The Farmhouse is a still cider made from "spitter" apples. These are apples so tart that attempting to consume a raw one would likely result in immediately spitting it out. The Blys use a wild fermentation process for the Farmhouse, and the result is a cider that almost tastes like dry wine. Even more like a wine is the Pomme Blanc, which tastes like a white wine, almost a Riesling, but ironically, Pomme Blanc was aged in pinot noir wine barrels. The sweetness of the apples and the dryness of the wood married quite well.
- PHOTO BY JACOB WALSH
Her Majesty's Choice was my favorite sample. It smells like orange blossoms, because it's distilled in barrels that Black Button used to make its Citrus Gin. This cider is dry but has a hint of sweetness without leaving that sugary, filmy aftertaste that you would get after drinking a cider from a much angrier orchard.
The Captain's Choice is a heavier cider. It's aged in bourbon barrels, which gives is a sweeter taste, but it has a slow bite that's hard to explain. It's like a light porter. If there is a cider that can correspond to the comfort of a weighted blanket, this would be it.
Not currently on draught but in bottles, there is also an "IPC", the cider equivalent to an IPA. They added hops to the barrel, and the result is a vibrant, light cider with a bite. It doesn't have a bitter aftertaste, though. Cider seems to bring out the floral notes in hops.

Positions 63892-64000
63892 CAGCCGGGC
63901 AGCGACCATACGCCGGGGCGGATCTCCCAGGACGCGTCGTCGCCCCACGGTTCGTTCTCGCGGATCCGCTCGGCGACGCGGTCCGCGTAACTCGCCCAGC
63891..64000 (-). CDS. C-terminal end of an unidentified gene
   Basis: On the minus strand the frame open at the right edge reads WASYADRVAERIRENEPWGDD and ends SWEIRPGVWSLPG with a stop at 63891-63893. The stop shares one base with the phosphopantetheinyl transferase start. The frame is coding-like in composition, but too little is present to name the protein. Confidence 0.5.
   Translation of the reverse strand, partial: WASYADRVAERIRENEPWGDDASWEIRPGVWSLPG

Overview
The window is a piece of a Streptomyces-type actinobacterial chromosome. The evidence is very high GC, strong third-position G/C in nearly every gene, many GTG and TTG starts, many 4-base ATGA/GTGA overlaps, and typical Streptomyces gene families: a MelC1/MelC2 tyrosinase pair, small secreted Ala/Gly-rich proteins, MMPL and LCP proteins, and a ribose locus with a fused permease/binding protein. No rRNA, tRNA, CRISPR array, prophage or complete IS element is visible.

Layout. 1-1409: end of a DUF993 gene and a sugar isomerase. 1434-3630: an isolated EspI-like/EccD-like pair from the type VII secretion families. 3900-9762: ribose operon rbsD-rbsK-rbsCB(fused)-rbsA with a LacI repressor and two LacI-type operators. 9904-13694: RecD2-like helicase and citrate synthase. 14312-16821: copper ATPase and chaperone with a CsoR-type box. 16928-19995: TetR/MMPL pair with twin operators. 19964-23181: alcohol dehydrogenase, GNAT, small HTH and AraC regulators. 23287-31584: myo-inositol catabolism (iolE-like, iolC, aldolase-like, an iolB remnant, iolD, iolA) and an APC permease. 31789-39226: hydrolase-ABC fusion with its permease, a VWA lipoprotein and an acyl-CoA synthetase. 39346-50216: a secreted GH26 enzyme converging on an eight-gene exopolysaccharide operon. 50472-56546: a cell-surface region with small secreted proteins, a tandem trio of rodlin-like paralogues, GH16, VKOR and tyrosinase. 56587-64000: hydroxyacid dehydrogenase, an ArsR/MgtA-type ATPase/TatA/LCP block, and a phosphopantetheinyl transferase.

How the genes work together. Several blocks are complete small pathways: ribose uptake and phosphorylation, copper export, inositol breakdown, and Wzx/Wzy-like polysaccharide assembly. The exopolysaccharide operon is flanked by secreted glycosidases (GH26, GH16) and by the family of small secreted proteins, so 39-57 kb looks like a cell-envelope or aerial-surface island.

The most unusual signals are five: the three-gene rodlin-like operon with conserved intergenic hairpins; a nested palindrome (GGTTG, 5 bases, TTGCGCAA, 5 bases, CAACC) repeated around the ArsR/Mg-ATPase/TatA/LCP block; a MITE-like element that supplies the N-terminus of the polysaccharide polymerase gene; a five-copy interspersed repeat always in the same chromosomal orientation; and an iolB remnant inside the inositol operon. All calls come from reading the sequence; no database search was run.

The Pommeau is the strongest drink that Seed + Stone has, at 20 percent ABV compared to the typical 6 to 6.8 percent. It is an infusion of apple juice and apple brandy, aged in oak brandy barrels for at least a year. It smells and tastes like a boozy apple pie. This is the perfect drink for your office Hanukkah party. The holidays are upon us, after all.
Bill Bly started making cider as a hobby, and when he retired, he decided to make a business out of it. He asked his daughter if she'd come home from Los Angeles to help him. Bly says she was initially skeptical, but was readily on board after sampling Bill's product. They opened up shop in the basement of the Hungerford Building in the fall, but recently relocated to the first level of the building, facing the parking lot. The new space looks modern and industrial, with homages to the old way of making cider. The tap room's glass wall storefront washes the interior in daylight, its left brick wall is adorned with century-old photos of stone mills and presses and barrels. Wood tables and bar are a nice accent to complement the shiny new taps and the large metal drums used for processing the cider.
Had I not known better, I would have thought I was on a tour at a distillery near the Finger Lakes. Thankfully, I'm a stone's throw away from Seed + Stone Cidery. The Hungerford is the right fit for them; the complex is known for the sculptors, painters, and photographers who work there. But at Seed + Stone Cidery, they're making art you can drink.
Chris Thompson is a freelance writer for CITY. Feedback on this article can be directed to firstname.lastname@example.org.